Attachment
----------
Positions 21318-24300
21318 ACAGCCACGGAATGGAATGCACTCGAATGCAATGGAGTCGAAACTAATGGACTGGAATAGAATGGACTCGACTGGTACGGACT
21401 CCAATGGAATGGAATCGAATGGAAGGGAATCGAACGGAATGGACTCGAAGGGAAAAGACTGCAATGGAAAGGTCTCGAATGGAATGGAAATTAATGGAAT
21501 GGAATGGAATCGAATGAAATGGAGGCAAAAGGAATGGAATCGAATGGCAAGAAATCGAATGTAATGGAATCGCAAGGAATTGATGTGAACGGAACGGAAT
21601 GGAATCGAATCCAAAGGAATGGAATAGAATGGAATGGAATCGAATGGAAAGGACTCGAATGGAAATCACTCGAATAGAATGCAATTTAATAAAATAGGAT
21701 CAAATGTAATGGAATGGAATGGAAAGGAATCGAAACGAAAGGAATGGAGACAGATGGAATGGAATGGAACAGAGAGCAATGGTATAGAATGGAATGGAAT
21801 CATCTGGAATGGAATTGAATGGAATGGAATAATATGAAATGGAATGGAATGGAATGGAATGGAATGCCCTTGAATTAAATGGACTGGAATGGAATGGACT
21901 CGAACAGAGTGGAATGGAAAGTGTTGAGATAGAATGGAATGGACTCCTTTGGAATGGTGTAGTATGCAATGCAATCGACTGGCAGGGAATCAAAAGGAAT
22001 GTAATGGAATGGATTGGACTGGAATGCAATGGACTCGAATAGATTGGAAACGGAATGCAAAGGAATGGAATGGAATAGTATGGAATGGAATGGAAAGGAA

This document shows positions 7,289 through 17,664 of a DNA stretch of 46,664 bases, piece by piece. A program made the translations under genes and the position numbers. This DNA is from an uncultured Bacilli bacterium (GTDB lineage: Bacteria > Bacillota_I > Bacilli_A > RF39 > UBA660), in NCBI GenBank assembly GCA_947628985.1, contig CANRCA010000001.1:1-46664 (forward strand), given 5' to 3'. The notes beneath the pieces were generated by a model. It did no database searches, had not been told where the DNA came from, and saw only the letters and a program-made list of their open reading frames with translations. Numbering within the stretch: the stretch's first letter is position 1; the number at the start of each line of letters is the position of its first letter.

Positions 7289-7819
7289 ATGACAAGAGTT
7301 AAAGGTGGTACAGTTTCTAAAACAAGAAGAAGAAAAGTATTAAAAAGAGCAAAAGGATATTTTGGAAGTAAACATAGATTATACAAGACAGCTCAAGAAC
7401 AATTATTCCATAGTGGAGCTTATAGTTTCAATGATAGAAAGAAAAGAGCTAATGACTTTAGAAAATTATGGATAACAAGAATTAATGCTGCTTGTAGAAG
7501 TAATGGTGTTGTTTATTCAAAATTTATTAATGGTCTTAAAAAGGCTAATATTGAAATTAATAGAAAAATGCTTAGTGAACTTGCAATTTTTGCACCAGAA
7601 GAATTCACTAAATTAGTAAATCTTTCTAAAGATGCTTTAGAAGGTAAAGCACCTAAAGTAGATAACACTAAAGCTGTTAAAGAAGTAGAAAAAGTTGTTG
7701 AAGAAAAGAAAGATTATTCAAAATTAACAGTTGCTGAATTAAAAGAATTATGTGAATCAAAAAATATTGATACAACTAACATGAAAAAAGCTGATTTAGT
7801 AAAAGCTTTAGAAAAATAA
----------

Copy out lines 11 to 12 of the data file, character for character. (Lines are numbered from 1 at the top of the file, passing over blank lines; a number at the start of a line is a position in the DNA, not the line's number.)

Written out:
Positions 7289-7819
7289 ATGACAAGAGTT